The majority of parents have dealt with temper tantrums, mood changes, and all the other things that come with raising children. In minutes, a child can go from being excited to sulky to happy to argumentative.
Every parent, at one time or another, has used food without a second thought to bribe, calm, and lift a child’s spirits. Why do we do this unconsciously, and what is the role of food in a child’s mood?
Emotions and food are intrinsically linked. Food is an essential need for survival. Eating is, therefore, a primal instinct, and its absence can lead to severe psychological and physical consequences. Have you ever felt “hangry”? It’s a combination of “hungry” and “angry” and is used to describe a bad mood and irritability caused by hunger.
The connection between food and mood
Food can trigger powerful emotions on a physiologic level. Food is also often associated with memories and past experiences, which can trigger many emotions. Food can also affect mood, energy, and concentration. Together, these factors make food a powerful tool to express, understand, and manage emotions.
It is, therefore, possible to manage the mood of a child using food. The right nutrition at the right moment can boost their energy and improve their air, focus, and mental well-being.
“Mood Hacking” your child’s diet
Remove mood-depleting food from your child’s diet and replace it with mood-lifting ones.
The Mood Depleters
- Sweets, cakes, cookies, and other baked goods are high in sugar and saturated fats.
- Foods like sweet buns, sweet chips, nankeens, and other processed foods that are ready-to-fry and eaten as savory bites.
- Artificial colors and flavors are found in cakes, candies, fruit juice powders, and carbonated beverages.
According to studies, diets that are high in sugar, processed foods, saturated fats, artificial colors and flavors, and food with artificial colors and flavors can increase aggression, restlessness, and attention deficit. Sugary foods can lead to sugar crashes and mood swings.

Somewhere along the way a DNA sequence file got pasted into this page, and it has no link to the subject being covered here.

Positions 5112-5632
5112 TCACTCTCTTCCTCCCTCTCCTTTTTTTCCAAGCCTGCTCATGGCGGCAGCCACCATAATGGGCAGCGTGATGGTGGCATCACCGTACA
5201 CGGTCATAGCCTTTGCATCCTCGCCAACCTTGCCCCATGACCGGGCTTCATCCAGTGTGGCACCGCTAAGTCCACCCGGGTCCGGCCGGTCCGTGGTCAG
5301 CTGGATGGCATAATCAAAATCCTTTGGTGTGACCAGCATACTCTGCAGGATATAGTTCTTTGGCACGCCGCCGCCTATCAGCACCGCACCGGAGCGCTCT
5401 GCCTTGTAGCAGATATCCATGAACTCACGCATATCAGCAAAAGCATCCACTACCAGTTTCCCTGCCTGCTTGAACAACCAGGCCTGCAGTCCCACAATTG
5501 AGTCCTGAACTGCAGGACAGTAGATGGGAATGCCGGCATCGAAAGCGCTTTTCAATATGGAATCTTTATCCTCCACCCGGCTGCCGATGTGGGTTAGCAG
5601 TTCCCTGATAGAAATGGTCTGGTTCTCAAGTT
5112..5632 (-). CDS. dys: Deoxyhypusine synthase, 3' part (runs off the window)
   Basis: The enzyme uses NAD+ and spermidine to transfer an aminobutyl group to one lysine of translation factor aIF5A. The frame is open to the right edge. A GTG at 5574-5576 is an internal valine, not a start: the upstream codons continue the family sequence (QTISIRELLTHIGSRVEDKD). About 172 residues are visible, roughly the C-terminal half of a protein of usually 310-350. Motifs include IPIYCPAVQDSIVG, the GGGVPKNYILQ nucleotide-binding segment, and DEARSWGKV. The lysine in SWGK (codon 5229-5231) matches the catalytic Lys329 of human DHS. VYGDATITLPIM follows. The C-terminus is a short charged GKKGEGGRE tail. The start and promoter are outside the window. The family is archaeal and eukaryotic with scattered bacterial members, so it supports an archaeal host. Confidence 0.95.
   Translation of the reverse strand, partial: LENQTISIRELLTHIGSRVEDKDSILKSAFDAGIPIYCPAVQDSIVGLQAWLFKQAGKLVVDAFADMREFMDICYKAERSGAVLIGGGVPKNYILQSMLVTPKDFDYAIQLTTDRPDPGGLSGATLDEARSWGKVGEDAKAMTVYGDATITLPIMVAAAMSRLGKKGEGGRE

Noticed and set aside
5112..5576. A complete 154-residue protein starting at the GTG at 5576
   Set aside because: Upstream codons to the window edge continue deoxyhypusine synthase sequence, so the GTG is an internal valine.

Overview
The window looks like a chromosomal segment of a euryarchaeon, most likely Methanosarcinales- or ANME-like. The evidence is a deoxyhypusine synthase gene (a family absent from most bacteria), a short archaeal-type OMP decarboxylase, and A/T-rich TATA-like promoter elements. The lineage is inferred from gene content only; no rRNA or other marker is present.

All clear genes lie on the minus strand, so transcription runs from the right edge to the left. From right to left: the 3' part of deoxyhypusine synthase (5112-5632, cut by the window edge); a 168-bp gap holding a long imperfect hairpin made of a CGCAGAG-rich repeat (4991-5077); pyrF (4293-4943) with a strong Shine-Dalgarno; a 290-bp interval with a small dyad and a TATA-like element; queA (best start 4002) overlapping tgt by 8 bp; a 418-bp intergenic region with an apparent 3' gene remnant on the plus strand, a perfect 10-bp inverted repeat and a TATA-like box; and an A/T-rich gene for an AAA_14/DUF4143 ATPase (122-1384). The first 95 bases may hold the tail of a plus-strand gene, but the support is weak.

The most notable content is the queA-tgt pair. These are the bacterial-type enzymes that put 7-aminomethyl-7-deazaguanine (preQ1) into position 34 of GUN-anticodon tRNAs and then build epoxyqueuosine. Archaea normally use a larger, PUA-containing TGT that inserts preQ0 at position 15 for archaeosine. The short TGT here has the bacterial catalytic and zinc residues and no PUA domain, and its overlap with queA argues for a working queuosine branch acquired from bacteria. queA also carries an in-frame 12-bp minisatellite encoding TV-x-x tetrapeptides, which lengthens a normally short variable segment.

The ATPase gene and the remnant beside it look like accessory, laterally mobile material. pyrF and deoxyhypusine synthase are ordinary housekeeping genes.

A diet high in fruit, vegetables, and fiber has been associated with improved mood, mental well-being, and cognitive function.
The Mood Lifters
01. Colourful fruits and vegetables
The phytochemicals in this food group can also boost your mood. They keep you full, and they are good for your tummy.
Lutein, a carotenoid, is found in dark greens. Some fruits, like oranges and Kiwis, can help improve moods and reduce anxiety and depression.
ii. Beta-carotene, another carotenoid, is found in orange or yellow fruits and vegetables such as carrots, sweet potatoes, and other root vegetables. It may reduce depression and promote positive mood.
iii. Quercetin, also known as flavonoids, is found in apples, onions, kale, and cranberries. Quercetin has been shown to reduce anxiety and improve mood in studies.
02. Regular balanced meals with nutritious snacks
A balanced diet with a variety of nutrients will help you tick all the boxes. Omega-3 fatty acids found in flaxseeds, walnuts, chia seeds, and fatty fish can reduce depression. Vitamin B6 also helps regulate sleep, improve alertness, and reduce fatigue. This vitamin is found in oats, wheat germ, and bananas. Iron is necessary for energy production, mood stability, and relaxation. Magnesium, found in dark green leafy vegetables, dals, and nuts, helps to relax the body and mind.
03. Fermented foods
There is a gut feeling!! Recent research indicates that the gut plays a major role in mental health. Please keep your child’s heart healthy by including fermented food like buttermilk and curd in their diet.
It is one of the best ways to lift your mood. An angry kid may just be thirsty. Children are notorious for drinking insufficient fluids. A glass of water can help calm a child who is being cranky.
What they eat is not the only thing that matters.
Children’s emotional intelligence and healthy eating habits are largely dependent on their parents and caregivers.
- Make food a happy memory for your children.
- Avoid topics that could cause conflict or arguments at the table.
- Celebrate healthy foods
- Include kids in the preparation of small dishes that they will be proud to serve, such as fruit or vegetable salads or fruit popsicles.
- Never use ice cream, chocolate, or cake to reward good behavior. Also, never deprive your child of food as punishment for bad behavior.
- Make them move! After the pandemic, many children enjoy playing online games. Offline is better. A child’s mental health can be improved by physical activity. Their bodies moving can reduce stress, improve mood, and help them manage and control their emotions.
Parents should also be on the lookout for signs and symptoms such as changes in eating, sleeping, or behavior patterns. It’s important to consult a mental health professional if you suspect that your child is suffering from depression.